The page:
July 13, 2012
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University of Washington Associate Professor will be honored for a decade of research advances at ASHG annual meeting in San Francisco
BETHESDA, MD – July 13, 2012 – The American Society of Human Genetics (ASHG) has named Jay Shendure, M.D., Ph.D., Associate Professor in the Department of Genome Sciences at the University of Washington as the 2012 recipient of the Curt Stern Award, which will be presented on Nov. 10, during the ASHG annual meeting at the Moscone Center in San Francisco.
This award, named in honor of the pioneering geneticist Curt Stern, Ph.D., is presented annually to recognize outstanding scientific achievements occurring in the last decade.
“Dr. Shendure was selected for his outstanding contributions below. This work has had a truly revolutionary effect on human genetics.” said ASHG Executive Vice President Joann Boughman, Ph.D.
This work has been – and will continue to be – of great impact to human genetics research and the discovery of genes contributing to the development of high-throughput sequencing and its application to exomes and functional studies of non-coding DNA disease. “Importantly, Dr. Shendure’s achievements have permitted individual, particularly small, clinical and laboratory groups to make important contributions to our understanding of disease,” Dr. Boughman added.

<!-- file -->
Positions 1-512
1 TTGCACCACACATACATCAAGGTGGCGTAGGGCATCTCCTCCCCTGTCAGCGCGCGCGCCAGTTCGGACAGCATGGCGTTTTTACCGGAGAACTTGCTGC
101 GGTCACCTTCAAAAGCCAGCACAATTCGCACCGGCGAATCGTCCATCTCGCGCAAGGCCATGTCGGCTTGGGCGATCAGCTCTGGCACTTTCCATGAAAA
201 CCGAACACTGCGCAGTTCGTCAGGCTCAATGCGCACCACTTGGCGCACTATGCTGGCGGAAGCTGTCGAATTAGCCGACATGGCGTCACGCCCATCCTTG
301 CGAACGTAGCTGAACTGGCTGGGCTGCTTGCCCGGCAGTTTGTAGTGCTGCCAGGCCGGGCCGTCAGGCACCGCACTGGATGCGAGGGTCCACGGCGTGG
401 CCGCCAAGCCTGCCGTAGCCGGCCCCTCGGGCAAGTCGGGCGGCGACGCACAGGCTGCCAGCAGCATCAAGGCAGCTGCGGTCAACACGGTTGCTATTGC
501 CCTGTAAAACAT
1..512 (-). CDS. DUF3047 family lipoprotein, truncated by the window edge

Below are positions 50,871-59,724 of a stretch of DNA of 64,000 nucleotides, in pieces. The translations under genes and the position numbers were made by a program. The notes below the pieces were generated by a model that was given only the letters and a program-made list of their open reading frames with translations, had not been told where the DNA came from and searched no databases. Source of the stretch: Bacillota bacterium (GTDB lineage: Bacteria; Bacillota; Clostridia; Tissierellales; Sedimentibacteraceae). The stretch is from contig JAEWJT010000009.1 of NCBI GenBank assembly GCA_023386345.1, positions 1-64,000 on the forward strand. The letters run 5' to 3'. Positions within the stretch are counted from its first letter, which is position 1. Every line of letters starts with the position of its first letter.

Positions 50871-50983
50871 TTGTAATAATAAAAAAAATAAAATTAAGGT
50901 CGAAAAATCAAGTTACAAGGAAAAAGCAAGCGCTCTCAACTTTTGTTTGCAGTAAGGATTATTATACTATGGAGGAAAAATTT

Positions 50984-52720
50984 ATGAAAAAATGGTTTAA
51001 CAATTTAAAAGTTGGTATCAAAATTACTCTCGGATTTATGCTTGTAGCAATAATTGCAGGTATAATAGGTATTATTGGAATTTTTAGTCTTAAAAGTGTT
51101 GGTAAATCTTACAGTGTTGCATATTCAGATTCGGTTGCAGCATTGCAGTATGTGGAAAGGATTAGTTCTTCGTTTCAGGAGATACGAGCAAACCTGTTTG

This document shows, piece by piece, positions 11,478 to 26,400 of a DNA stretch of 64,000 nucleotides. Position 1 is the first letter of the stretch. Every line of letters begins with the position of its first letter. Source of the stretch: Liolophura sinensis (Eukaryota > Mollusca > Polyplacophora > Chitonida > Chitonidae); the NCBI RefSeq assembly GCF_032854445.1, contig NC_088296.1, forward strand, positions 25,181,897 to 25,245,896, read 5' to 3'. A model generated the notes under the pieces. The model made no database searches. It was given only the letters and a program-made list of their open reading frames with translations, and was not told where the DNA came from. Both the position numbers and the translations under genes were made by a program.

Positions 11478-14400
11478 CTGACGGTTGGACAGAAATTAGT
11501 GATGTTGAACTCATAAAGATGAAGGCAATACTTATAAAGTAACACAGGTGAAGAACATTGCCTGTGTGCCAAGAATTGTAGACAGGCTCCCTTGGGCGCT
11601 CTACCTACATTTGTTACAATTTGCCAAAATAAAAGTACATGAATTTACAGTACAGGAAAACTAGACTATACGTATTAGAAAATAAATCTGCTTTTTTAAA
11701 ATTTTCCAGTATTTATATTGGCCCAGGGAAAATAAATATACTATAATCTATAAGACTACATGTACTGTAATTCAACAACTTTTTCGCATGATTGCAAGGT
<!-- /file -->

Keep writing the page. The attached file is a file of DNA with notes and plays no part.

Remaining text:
Dr. Shendure’s latest accomplishment was using a blood sample from a pregnant woman and saliva from the father to determine the genetic makeup of her fetus. Using cell-free DNA methods, he and his colleagues laid the groundwork for comprehensive pre-natal diagnostic testing that will be less invasive than current methods. “Dr. Shendure is one of the most notable young scientists in our genetics community,” said Dr. Boughman. “He will certainly continue to lead the way in developing techniques that will have great impact on patients. Dr. Shendure is the quintessential physician-scientist.”
“It’s just not possible to express how honored I am to receive this award and in particular to join the company of the others who have received the Curt Stern Award,” Dr. Shendure said. “I look forward to accepting the award at the ASHG meeting in San Francisco.”
The American Society of Human Genetics is the primary professional membership organization for nearly 8,000 human genetics specialists worldwide. The ASHG Annual Meeting is the world’s largest gathering of human genetics professionals and a forum for renowned experts in the field. This year, ASHG will host the 62nd annual meeting in San Francisco, CA from Nov. 6-20, 2012.
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